Composition and Diversity Differences between Colon Microbiome of Colorectal Cancer Patients and Healthy Individuals by Age

Document Type : Original Article


1 Ph.D. Candidate in Molecular Genenetics, Department of Biology, University of Sistan and Baluchestan, Zahedan, Iran

2 Professor, Department of Biology, University of Sistan and Baluchestan, Zahedan, Iran

3 Assistant Professor, Department of Biology, University of Sistan and Baluchestan, Zahedan, Iran

4 4Infectious Diseases and Tropical Medicine Research Center, Resistant Tuberculosis Institute, Zahedan University of Medical Sciences, Zahedan, Iran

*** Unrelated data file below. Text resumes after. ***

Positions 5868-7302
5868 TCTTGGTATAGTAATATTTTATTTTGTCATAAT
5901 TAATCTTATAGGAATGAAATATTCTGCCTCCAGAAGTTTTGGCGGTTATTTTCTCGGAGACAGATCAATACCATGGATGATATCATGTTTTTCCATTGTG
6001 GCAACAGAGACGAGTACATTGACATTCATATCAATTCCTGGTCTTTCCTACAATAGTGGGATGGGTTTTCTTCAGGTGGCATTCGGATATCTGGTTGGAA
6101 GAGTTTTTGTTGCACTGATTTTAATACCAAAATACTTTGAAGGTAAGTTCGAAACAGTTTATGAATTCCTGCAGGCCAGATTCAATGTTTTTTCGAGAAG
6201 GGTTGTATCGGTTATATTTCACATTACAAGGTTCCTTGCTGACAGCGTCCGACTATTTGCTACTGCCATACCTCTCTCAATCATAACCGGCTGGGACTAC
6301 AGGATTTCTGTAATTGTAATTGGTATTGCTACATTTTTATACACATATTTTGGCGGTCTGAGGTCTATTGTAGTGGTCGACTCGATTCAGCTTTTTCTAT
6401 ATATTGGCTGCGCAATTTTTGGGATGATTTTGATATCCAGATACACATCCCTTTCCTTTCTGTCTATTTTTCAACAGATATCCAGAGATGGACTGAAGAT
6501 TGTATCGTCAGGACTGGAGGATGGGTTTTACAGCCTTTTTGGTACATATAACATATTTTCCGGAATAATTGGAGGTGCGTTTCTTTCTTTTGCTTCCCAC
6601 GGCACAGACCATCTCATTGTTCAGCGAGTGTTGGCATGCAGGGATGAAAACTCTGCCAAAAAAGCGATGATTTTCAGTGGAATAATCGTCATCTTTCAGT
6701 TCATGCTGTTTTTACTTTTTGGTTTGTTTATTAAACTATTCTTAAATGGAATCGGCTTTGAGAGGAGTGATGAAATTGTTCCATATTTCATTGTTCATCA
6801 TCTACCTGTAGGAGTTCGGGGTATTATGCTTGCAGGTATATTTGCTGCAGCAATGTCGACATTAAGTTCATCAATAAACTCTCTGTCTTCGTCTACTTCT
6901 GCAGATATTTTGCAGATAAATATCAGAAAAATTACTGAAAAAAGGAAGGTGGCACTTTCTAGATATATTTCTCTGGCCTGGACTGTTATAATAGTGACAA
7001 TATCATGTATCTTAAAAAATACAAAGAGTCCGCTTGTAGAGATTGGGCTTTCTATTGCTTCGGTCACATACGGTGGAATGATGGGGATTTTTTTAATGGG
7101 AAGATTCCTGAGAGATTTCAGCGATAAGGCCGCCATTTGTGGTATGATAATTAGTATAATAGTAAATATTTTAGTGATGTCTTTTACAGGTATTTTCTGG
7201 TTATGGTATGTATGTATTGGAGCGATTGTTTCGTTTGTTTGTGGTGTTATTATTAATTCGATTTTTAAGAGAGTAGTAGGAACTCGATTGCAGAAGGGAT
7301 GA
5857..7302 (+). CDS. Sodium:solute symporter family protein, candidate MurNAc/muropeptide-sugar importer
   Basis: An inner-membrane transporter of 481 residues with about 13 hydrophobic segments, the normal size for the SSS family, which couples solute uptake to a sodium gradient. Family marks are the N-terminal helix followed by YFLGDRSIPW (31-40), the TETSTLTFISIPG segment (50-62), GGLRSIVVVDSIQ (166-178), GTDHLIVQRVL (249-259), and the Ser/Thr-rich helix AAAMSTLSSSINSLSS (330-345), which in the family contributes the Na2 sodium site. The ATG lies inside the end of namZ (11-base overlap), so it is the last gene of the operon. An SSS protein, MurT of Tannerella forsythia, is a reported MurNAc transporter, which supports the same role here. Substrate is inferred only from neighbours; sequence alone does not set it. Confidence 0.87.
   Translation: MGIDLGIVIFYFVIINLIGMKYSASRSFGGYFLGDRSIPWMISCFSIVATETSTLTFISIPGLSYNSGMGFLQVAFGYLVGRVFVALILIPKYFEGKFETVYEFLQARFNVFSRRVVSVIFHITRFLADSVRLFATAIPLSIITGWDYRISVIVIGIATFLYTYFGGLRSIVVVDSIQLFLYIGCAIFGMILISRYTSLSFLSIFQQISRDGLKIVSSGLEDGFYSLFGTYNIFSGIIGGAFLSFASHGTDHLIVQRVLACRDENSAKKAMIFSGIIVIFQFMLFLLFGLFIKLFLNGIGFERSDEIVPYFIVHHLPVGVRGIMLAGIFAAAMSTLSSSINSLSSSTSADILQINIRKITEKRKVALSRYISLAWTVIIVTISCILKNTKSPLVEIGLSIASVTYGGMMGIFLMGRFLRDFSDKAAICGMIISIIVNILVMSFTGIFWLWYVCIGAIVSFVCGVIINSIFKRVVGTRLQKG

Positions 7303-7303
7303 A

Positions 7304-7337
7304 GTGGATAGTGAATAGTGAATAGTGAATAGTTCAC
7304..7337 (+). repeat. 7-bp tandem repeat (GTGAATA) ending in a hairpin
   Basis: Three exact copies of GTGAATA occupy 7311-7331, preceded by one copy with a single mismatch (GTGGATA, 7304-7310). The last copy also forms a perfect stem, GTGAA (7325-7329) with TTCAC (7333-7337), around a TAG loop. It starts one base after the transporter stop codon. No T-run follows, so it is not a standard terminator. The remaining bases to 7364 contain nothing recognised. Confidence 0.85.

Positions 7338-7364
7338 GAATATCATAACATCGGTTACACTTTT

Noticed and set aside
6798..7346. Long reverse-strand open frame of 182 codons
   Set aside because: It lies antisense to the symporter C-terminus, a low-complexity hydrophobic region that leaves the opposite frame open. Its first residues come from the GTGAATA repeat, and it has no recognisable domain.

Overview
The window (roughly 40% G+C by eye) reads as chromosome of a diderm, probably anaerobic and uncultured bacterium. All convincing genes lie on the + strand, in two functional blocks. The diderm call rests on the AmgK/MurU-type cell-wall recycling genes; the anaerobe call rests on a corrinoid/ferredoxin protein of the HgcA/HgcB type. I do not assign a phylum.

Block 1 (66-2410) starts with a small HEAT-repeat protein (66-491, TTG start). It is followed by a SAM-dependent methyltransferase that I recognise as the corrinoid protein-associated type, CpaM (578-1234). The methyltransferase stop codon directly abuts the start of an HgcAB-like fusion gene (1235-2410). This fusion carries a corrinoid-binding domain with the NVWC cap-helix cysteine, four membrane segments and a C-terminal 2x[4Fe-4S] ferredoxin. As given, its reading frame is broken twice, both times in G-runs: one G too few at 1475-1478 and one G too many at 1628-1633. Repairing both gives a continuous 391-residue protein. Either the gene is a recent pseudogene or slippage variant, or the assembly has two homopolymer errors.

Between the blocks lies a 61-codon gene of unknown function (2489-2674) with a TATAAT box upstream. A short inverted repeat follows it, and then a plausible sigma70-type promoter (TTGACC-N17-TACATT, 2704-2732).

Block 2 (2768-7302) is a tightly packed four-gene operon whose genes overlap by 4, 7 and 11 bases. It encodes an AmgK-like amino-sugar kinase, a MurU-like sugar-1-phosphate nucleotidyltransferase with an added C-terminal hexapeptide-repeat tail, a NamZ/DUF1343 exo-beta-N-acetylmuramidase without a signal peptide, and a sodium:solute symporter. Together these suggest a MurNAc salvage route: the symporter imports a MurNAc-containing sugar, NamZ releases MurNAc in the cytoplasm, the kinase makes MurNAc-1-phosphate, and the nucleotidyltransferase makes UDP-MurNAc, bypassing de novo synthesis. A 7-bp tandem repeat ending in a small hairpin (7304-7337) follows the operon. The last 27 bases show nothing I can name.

Colorectal cancer (CRC) is the third cause of cancer death globally. New evidence suggests that colorectal microbiome dysbiosis may be involved in the cause and development of CRC. This study aimed to investigate the differences in bacterial composition and diversity between CRC samples and healthy individuals (HC) based on age through high-throughput 16S rRNA sequences. Biopsy samples were obtained from 17 CRC patients and 13 healthy controls (HC). We analyzed the colon microbiome composition and diversity by alpha and beta diversity. The results showed that colon microbial diversity was significantly higher in the CRC-32-50 and CRC-50-75 groups than in the healthy controls. Still, on the other hand, the diversity of group HC-32-50 was lower than all other groups. Prevotella, Faecalibacterium, Fusobacterium, and Akkermansia were overrepresented in the CRC-32-50, while Bacteroides were in the HC-32-50 group. Our results showed that the diversity and composition of the two groups, HC-32-50 and CRC-32-50, were significantly different. These findings suggest that dysbiosis is more common in CRC patients under the age of 50 than in those over 50. Further studies on the colon microbiome are needed to determine the diversity and composition of the colon microbiome in age-related colorectal cancer to complete our understanding of the impact of the microbiome on the progression of colon cancer.